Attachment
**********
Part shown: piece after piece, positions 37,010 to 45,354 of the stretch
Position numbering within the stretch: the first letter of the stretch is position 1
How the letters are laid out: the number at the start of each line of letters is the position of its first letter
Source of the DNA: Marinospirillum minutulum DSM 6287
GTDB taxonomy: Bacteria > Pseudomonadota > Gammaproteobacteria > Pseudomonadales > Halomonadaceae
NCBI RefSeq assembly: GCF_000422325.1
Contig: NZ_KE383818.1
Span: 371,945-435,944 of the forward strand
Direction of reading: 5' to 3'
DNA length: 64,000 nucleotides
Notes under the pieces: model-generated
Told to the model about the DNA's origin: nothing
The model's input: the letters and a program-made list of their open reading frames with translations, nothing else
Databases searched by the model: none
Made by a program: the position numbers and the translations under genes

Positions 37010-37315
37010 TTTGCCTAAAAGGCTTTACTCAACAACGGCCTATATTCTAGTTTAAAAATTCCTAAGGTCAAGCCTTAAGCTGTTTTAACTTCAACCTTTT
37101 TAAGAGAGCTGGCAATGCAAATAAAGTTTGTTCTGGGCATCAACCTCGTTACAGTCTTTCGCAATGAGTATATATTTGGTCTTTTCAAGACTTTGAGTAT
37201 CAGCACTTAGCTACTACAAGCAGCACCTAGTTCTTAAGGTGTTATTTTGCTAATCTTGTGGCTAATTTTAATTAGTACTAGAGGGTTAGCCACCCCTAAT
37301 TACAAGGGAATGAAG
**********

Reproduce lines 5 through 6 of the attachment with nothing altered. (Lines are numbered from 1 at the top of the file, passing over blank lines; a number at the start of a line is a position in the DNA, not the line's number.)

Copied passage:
GTDB taxonomy: Bacteria > Pseudomonadota > Gammaproteobacteria > Pseudomonadales > Halomonadaceae
NCBI RefSeq assembly: GCF_000422325.1